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fib

[fib]
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noun
  1. a small or trivial lie; minor falsehood.
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verb (used without object), fibbed, fib·bing.
  1. to tell a fib.
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Origin of fib

1560–70; short for fibble-fable nonsense, gradational compound based on fable
Related formsfib·ber, fib·ster, nounun·fib·bing, adjective

Synonym study

1. See falsehood.
Dictionary.com Unabridged Based on the Random House Unabridged Dictionary, © Random House, Inc. 2018

Related Words for fibbing

plant, shovel, concoct, fabricate, equivocate, invent, falsify, palter, promote, prevaricate, jive

Examples from the Web for fibbing

Contemporary Examples of fibbing

Historical Examples of fibbing

  • The only time women do at all well in fibbing is to each other.

    The Gorgeous Girl

    Nalbro Bartley

  • And that was uttered in such a way as to declare that Mrs. Western had been fibbing.

    Kept in the Dark

    Anthony Trollope

  • Caroline was fibbing—or, at least, partly so—but Rose had no way of knowing that.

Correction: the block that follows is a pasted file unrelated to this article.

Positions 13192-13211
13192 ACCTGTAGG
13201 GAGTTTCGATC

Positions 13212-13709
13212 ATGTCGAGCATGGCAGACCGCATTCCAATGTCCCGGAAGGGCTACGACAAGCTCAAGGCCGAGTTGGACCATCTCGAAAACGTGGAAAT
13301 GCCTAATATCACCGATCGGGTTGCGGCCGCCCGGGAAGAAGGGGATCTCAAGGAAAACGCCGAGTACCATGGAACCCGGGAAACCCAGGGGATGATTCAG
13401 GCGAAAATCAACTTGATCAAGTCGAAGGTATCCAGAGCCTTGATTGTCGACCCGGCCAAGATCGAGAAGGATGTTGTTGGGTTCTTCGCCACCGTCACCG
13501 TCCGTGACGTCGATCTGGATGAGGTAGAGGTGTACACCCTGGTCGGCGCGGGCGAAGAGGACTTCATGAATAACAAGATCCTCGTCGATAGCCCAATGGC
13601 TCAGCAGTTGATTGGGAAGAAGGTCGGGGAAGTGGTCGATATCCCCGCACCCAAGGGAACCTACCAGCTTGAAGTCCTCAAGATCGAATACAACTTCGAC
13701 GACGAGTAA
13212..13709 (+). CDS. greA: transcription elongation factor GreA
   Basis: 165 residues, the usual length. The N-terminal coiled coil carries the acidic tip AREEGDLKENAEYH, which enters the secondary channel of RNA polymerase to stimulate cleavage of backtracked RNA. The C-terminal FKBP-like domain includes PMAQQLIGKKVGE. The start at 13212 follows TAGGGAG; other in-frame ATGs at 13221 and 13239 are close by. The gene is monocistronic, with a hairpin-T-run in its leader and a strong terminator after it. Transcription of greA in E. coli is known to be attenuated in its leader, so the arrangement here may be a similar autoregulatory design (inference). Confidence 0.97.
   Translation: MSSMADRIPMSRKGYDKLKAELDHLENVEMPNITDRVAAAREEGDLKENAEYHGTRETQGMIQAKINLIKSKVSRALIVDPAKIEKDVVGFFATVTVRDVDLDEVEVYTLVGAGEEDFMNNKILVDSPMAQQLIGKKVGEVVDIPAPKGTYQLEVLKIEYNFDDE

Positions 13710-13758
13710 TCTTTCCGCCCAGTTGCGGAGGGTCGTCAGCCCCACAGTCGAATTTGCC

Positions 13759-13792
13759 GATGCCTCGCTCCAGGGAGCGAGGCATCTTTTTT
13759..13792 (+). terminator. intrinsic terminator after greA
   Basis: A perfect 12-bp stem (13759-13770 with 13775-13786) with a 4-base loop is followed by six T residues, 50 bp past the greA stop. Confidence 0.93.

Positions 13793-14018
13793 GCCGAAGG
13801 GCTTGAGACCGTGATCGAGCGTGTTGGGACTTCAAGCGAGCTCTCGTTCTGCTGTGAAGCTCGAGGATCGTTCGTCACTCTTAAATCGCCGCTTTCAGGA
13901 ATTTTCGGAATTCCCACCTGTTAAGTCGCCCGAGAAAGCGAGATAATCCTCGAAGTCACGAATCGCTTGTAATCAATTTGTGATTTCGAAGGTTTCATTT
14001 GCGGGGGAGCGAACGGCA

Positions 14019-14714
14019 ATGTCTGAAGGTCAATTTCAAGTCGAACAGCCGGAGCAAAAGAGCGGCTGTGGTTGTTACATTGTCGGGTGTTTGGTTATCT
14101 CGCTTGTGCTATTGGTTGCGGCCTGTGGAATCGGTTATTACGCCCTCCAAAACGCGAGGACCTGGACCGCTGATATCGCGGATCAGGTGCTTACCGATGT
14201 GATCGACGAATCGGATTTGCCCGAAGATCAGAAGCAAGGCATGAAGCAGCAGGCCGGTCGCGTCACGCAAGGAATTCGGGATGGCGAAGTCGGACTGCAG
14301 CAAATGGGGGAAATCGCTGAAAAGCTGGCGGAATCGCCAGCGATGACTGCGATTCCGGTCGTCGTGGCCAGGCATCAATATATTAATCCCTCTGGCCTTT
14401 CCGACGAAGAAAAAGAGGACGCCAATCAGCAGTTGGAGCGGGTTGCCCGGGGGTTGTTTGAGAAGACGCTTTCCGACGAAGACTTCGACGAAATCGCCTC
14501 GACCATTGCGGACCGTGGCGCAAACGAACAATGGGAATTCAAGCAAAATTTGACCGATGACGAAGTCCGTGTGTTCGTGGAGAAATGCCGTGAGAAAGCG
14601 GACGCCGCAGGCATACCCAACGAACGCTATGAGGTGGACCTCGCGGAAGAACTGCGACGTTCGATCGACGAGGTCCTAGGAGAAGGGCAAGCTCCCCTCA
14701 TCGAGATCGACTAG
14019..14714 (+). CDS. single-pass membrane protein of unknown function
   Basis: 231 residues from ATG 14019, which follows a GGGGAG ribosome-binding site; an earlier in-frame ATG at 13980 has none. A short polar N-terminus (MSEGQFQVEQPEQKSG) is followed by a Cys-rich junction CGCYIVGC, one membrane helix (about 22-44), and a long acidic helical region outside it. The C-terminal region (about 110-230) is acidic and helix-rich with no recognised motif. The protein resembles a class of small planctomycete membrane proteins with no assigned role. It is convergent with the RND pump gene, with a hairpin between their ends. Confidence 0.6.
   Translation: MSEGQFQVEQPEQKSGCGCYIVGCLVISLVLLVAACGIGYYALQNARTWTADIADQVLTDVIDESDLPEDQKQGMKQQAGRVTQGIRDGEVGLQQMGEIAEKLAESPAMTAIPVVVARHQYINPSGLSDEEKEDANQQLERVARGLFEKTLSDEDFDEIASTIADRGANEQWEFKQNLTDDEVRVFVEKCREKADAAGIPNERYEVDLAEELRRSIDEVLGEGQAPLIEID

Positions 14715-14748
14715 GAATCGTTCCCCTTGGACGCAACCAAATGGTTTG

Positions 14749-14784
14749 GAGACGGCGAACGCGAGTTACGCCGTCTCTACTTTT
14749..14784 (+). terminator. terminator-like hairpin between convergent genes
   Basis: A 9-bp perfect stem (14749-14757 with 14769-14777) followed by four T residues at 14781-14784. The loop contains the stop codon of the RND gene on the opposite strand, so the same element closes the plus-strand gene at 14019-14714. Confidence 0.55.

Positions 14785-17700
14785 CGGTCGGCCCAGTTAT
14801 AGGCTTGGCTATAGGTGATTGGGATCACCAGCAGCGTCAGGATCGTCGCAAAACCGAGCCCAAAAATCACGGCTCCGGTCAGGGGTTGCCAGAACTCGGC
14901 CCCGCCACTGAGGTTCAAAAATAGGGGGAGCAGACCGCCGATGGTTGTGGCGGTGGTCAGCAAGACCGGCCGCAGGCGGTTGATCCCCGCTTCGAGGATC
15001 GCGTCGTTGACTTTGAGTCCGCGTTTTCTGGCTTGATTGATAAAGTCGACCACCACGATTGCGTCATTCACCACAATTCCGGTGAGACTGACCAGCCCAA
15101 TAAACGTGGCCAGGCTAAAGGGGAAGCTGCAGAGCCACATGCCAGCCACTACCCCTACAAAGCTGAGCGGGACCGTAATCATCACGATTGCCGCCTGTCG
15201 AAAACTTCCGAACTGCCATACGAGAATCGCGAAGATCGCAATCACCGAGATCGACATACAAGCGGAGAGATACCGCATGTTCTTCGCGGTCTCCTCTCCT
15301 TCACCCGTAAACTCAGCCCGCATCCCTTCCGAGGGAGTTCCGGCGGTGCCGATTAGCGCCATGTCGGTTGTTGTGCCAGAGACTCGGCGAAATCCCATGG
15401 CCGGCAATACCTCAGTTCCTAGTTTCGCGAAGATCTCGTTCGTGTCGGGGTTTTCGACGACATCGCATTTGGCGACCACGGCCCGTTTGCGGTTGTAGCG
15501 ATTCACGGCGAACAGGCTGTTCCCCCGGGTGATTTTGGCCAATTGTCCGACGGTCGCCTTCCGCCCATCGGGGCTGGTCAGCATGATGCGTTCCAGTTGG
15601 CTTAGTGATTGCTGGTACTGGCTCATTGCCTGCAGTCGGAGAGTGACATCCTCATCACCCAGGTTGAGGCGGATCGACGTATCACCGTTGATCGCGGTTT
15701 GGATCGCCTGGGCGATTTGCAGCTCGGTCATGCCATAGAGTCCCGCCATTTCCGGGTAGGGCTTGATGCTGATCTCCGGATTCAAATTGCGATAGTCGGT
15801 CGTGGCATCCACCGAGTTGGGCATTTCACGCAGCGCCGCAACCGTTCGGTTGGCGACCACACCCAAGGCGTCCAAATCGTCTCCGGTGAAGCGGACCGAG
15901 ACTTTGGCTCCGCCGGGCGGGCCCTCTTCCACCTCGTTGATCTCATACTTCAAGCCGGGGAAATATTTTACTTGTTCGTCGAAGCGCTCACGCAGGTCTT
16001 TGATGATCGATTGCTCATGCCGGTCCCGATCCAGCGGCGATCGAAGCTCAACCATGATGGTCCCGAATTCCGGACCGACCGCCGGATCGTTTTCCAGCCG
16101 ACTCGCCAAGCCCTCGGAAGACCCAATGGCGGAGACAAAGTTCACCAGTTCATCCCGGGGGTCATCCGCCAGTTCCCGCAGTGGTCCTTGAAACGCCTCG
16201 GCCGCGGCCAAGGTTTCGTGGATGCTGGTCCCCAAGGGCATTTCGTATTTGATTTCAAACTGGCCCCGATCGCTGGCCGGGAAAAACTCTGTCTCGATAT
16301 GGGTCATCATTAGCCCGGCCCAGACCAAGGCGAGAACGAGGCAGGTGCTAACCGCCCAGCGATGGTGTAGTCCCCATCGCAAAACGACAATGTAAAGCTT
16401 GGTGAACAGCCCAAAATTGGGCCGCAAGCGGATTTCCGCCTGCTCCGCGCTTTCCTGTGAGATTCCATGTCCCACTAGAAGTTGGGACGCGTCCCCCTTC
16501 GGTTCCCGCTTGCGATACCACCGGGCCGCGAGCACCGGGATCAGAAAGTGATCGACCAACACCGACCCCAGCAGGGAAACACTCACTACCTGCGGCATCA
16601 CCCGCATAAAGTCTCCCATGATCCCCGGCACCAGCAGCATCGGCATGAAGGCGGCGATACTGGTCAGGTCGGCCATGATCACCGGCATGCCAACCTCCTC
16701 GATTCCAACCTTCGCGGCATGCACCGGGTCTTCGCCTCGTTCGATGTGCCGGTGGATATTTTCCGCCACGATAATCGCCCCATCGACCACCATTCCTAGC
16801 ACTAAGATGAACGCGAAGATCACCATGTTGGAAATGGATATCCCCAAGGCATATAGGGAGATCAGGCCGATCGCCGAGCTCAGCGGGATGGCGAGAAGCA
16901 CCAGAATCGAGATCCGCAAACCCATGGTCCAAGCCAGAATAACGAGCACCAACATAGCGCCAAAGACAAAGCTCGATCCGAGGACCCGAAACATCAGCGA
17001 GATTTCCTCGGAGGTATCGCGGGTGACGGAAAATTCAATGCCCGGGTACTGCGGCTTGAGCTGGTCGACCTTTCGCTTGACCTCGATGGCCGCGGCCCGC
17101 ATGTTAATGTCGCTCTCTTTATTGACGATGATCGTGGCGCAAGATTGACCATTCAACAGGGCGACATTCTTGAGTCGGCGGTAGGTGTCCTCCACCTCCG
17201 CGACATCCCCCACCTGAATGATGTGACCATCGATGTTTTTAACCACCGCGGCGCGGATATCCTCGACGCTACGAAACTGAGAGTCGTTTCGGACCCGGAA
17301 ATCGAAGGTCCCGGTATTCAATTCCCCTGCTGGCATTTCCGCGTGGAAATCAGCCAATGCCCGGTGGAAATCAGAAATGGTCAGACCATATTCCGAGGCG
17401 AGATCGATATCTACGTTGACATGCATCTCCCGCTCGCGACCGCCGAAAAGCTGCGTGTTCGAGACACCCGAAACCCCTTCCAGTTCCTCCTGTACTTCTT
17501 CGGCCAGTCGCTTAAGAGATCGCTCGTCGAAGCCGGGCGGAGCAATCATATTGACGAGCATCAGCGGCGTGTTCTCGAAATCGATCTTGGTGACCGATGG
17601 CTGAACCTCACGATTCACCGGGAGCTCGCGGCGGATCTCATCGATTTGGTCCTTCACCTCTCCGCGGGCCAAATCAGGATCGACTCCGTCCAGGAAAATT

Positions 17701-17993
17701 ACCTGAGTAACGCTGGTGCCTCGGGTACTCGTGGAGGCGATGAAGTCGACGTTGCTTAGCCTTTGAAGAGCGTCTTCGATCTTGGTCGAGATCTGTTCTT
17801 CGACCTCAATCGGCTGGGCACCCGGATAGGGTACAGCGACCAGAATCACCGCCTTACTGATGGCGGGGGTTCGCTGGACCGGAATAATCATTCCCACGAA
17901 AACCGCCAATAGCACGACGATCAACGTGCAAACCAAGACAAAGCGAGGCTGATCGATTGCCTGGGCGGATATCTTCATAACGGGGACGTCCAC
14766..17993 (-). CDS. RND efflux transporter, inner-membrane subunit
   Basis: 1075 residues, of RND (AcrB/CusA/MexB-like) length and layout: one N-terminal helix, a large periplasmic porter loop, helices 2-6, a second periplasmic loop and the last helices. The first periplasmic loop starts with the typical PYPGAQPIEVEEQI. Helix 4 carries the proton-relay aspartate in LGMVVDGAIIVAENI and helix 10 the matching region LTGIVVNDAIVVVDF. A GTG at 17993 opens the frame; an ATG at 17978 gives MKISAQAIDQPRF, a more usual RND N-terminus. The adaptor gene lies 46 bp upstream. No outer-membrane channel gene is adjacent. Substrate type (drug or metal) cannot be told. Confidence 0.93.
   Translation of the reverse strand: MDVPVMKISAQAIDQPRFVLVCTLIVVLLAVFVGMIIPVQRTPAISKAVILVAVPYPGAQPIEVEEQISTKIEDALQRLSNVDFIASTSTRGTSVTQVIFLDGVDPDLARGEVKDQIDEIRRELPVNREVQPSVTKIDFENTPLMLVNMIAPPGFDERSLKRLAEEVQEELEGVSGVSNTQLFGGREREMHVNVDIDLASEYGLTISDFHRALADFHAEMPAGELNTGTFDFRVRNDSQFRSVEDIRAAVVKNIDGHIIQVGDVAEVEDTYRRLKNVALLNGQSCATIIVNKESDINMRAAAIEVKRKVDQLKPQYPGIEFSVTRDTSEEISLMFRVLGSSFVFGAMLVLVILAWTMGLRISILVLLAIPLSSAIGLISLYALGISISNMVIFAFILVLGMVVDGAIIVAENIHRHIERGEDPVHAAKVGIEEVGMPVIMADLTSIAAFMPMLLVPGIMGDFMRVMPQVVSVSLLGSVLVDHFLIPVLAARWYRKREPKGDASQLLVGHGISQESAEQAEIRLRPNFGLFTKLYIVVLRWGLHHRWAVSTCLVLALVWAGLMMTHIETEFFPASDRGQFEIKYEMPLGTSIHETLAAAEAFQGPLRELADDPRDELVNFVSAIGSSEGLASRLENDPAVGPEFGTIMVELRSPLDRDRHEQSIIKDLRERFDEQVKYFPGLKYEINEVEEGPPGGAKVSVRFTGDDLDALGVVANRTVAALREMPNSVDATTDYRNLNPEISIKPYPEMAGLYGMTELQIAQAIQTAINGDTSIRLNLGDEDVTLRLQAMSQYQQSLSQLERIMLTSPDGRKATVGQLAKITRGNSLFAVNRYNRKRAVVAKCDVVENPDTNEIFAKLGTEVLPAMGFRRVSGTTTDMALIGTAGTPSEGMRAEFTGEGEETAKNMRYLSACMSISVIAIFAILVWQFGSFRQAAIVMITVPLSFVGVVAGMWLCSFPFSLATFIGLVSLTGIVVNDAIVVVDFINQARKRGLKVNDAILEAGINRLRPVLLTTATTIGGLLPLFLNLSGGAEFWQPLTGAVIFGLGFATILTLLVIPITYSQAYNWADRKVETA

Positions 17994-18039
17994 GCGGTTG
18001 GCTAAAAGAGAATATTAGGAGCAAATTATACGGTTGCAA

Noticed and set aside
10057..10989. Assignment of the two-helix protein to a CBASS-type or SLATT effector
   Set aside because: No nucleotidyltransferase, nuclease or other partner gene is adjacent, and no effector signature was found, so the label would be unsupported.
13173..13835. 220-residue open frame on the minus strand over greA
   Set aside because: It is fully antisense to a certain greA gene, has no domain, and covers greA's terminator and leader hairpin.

• As Marjory was not in the habit of fibbing, she didn't know what to say.

    The Castaways of Pete's Patch

    Carroll Watson Rankin

  • I have no idea of going to the ball, and you would be the belle, if you were to attend; so there was no fibbing, was there?

    Alone

    Marion Harland


British Dictionary definitions for fibbing

fib

noun
  1. a trivial and harmless lie
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verb fibs, fibbing or fibbed
  1. (intr) to tell such a lie
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Derived Formsfibber, noun

Word Origin for fib

C17: perhaps from fibble-fable an unlikely story; see fable
Collins English Dictionary - Complete & Unabridged 2012 Digital Edition © William Collins Sons & Co. Ltd. 1979, 1986 © HarperCollins Publishers 1998, 2000, 2003, 2005, 2006, 2007, 2009, 2012

Word Origin and History for fibbing

fib

v.

1680s, from fib (n.). Related: Fibbed; fibbing.

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fib

n.

1610s, of uncertain origin, perhaps from fibble-fable "nonsense" (1580s), a reduplication of fable.

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Online Etymology Dictionary, © 2010 Douglas Harper